Tracking of Prisoners in Pilot Phase


The Correctional Services Department has implemented a tracking system, to monitor inmates in the Conditional Release Programme.
The device, worn on the ankle and waist, is used to monitor low risk offenders, who are temporarily released, escorted and unescorted, to be engaged in work release activities and weekend release.
This project, which is in its pilot phase, will last for two years. The tags include a transmitter cuff or ankle bracelet and a personal tracking unit, which is worn at the waist.
A 24-hour monitoring centre has also been established to track the prisoners, using GPS technology.
Yesterday (December 17), Minister of National Security, Senator Colonel Trevor MacMillan, visited the centre on King Street, in Downtown Kingston, to get an update on the electronic tagging of persons.
“One of the things it will do is to allow more people to go on parole, and this is very critical, [and] for us to really put away the people who really deserve to be in there, and keep them in there,” the Minister said, adding that the system would help to address the issue of overcrowding in prisons.
Project Manager for the Electronic Monitoring of Offenders Project, Ira Porter, informed that the instruments have been quite effective, adding that the system is able to cover a wide area.
“We have tracked people all the way across the hills from Manchester, through Trelawny and we get continuous tracking. We have tracked people down to the seaside of Rocky Point and Racecourse and so far we have had no problems,” she said.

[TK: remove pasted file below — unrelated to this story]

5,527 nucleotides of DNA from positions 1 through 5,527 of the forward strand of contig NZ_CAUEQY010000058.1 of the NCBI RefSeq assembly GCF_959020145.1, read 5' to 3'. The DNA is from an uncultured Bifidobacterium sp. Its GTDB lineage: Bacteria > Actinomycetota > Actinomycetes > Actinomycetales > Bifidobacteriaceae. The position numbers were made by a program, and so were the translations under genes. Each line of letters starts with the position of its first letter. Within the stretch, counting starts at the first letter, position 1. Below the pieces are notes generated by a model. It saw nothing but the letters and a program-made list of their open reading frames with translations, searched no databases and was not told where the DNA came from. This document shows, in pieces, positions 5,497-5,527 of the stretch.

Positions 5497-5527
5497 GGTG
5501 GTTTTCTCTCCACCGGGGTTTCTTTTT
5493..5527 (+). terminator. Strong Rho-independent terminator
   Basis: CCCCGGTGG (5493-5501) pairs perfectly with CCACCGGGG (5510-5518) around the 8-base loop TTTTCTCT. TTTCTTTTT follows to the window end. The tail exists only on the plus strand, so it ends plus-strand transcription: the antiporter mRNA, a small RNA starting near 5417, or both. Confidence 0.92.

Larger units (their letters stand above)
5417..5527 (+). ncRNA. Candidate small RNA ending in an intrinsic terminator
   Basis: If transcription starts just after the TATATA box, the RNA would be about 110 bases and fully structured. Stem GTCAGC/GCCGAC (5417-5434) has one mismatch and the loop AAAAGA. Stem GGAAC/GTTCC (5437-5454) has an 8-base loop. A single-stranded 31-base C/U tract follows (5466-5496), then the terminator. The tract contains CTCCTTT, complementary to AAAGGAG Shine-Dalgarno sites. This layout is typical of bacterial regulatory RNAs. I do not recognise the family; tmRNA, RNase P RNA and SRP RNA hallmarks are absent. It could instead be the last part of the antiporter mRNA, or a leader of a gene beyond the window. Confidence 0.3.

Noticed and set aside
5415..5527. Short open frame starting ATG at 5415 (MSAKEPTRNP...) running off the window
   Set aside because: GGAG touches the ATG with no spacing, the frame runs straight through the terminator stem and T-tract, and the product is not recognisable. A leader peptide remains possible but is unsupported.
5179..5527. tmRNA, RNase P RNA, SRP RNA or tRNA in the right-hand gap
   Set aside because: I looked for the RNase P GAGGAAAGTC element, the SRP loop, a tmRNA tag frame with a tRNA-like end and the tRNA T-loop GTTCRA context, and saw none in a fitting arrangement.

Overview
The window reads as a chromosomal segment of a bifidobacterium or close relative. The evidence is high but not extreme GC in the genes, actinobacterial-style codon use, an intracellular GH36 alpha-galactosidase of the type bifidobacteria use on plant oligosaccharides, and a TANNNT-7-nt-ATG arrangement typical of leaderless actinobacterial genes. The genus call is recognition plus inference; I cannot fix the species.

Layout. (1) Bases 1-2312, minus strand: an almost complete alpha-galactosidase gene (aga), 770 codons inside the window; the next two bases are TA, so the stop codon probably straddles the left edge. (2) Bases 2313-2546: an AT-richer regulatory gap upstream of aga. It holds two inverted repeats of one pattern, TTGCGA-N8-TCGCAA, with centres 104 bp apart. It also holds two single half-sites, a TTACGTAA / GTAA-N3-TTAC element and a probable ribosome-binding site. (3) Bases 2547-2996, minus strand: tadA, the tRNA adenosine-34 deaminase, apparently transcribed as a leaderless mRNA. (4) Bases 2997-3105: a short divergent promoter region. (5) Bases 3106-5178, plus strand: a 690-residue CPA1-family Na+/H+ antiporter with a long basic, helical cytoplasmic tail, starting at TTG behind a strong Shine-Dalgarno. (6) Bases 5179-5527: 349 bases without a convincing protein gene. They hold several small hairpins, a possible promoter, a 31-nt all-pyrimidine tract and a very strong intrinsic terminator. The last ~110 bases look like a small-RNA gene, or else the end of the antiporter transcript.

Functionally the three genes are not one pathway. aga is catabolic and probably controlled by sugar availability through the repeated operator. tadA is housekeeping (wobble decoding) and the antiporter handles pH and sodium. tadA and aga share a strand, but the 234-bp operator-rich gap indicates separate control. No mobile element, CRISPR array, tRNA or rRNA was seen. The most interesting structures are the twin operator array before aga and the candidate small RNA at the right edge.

“The tracking is done by GPS,” she continued, “and for the tracking, we have a map of each parish with the streets, so at any given time, you can identify just where the person is.”
Ms. Porter informed that participants in the programme are of the view that it would assist with the reintegration of offenders into the community.
She noted that 42 volunteers in six parishes have been tagged as part of the project. The parishes are, Hanover, Kingston and St. Andrew, Clarendon, Manchester and St. Elizabeth.
Permanent Secretary in the Ministry, Major Richard Reese, said it would cost about US$16 per day to track an offender, against US$21 per day for accommodation.
Major Reese said based on tests conducted, if the device is tampered with, the monitoring centre is alerted immediately of the violation and a response team is sent out.
“If we find that the response time is lacking in a particular jurisdiction, then we can also limit the tagging to specific police divisions. So, that is another option that we are looking at. As you test, the whole business of recall is a very critical factor, but you can limit it to where you have the resources to recover,” he pointed out.
Major Reese said the Department is also assessing whether there is the need for a special team to recover offenders, pointing out that the offenders could be identified at any point or time, as the system is operated by four satellites.

JIS Social